Sports Reporter

Louisville basketball

Louisville improved to 4-1 in the ACC by thundering past Georgia Tech in Atlanta Saturday.

LOUISVILLE, Ky. (WDRB) — Before the University of Louisville visited Georgia Tech in Atlanta late Saturday afternoon, there were three primary questions:

Which version of the Yellow Jackets would the Cardinals face?

The one that went to Syracuse Jan. 12 and beat the Orange by 14, only two days before Syracuse won at Duke?

Or would it be the Georgia Tech team that whiffed against Georgia as well as Gardner Webb at McCammish Pavilion?

Even the wise-guys in Las Vegas were uncertain. The point spread Saturday was Louisville favored by four.

Give the points. Give two, three, four, five times that many. Louisville won from Atlanta to Savannah, thundering past the Yellow Jackets, 79-51.

I’m not certain which Georgia Tech team showed up but Louisville did its absolute best to ensure that it was the Yellow Jackets at their absolute worst. Tech was without three of its top seven guys because of injuries and personal issues -- and Louisville never let the Yellow Jackets believe an upset was possible.

"I was really pleased with our guys’ readiness to play," Mack said. "We’re coaching college guys and they see on Twitter that three [Georgia Tech] players aren’t playing and you never know what they’re thinking.

"So for our team to have the maturity to come out in the first half and really rely on our defense and play hard and be ready to play. That was the biggest thing."

The final score was somewhat misleading because the Cardinals played without an ounce of pressure in the second half. Louisville raced to a 43-16 halftime lead and then quickly stretched the advantage to 49-20.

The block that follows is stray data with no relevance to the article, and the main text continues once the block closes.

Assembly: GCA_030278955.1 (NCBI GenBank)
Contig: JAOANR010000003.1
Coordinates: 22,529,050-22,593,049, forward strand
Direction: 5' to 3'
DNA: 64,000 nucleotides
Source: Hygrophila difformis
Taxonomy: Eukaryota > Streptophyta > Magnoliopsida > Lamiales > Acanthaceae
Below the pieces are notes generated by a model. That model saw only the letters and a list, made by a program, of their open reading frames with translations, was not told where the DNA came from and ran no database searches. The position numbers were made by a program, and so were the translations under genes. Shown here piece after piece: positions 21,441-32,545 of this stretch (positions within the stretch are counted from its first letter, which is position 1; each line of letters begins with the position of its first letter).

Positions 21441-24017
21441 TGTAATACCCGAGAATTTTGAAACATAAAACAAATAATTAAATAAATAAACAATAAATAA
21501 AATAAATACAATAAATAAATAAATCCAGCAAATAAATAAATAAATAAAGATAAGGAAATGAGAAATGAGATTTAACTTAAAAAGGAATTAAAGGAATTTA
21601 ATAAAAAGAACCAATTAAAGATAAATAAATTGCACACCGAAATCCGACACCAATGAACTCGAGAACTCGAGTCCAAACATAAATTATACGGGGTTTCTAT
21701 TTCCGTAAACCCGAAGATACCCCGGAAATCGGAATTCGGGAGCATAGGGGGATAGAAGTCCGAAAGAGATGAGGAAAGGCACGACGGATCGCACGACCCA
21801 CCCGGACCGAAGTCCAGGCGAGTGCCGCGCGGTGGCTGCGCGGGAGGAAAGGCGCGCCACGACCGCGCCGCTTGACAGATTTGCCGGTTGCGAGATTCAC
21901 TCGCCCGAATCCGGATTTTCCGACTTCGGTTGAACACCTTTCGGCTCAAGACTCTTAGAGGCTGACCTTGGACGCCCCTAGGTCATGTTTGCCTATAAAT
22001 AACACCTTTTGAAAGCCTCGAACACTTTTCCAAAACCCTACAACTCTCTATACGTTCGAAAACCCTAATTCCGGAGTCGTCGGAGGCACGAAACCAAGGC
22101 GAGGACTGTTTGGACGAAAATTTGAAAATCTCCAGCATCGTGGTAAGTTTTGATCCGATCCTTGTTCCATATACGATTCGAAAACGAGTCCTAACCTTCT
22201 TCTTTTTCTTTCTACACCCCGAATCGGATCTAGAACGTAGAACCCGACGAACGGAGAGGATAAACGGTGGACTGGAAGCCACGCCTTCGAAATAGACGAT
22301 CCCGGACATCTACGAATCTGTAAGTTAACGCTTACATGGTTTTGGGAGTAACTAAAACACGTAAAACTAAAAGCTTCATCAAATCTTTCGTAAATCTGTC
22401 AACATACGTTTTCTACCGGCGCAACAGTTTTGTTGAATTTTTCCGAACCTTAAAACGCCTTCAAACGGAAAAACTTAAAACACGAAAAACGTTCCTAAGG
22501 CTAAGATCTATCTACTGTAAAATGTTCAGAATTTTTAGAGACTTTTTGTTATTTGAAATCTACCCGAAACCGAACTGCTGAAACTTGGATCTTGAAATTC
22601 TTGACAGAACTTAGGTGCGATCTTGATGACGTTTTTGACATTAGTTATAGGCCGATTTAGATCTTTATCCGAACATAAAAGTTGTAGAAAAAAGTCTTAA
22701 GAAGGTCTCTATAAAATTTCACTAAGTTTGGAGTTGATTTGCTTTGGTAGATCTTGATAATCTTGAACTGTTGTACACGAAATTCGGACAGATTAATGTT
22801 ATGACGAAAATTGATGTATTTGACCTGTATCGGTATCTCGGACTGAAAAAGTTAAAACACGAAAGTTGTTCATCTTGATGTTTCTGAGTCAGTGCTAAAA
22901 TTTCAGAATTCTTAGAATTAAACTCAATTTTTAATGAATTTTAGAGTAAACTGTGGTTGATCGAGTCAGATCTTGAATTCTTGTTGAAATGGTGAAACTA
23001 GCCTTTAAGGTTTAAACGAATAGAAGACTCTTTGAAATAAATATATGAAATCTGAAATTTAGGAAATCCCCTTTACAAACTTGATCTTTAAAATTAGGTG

"You’ve got to give Louisville credit, they played really well," said Georgia Tech coach Josh Pastner. "Jordan Nwora was excellent; he really got them going that first half.

"It just kind of snowballed us that first half like it did against Clemson. We just dug ourselves such a hole and it was hard for us to get back out of it."

Jordan Nwora, Louisville’s sophomore forward, continued to play like one of the most improved players in the country as well as one of the best all-around guys in the Atlantic Coast Conference.

Credit Nwora with 25 points. He made three of seven shots from distance and grabbed eight rebounds. Dunks? Some of those, too.

Center Steven Enoch has also become a force. He scored 15, making six of nine shots with six boards. Another big man, Malik Williams, was the third Louisville player in double figures. Williams made a pair of shots from distance while scoring 13.

Expect no complaints from Mack about Louisville’s defense. It was unrelenting. Georgia Tech threw the ball away 17 times. Georgia Tech made only 38 percent of its field goal attempts and just one of 10 from distance. The 51 points were the second fewest Tech has scored this season.

Ranked 26th in the Associated Press college basketball poll last Monday, Louisville will rocket back into the Top 25 when the next vote is announced on Monday. It was the Cards' third straight victory since their overtime defeat a Pittsburgh.

"I like the defense, personally," Mack said. "I think the last three games, we’ve talked about if you get three-consecutive stops, we sort of label that a ‘kill.’ If you can get seven ‘kills’ in a game, you’re awful difficult to beat unless your offense is just inept.

"We have too good of players and we’ll be out in transition enough that offense should never be an issue. It’s the first time, we’ve had three games in a row now, two on the road, where we’ve gotten seven or more ‘kills.’ ”

The Cardinals have surged to 4-1 in the Atlantic Coast Conference. With Duke defeating Virginia Saturday evening in Durham, N.C., the Cavaliers slipped to 4-1, too, creating a six-way atop the league with U of L, Virginia, Duke, North Carolina, Virginia Tech and Syracuse.

Louisville should be favored to win its next three — home games with North Carolina State (Thursday) and Pittsburgh (Saturday) before a trip to lowly Wake Forest on Jan. 30.

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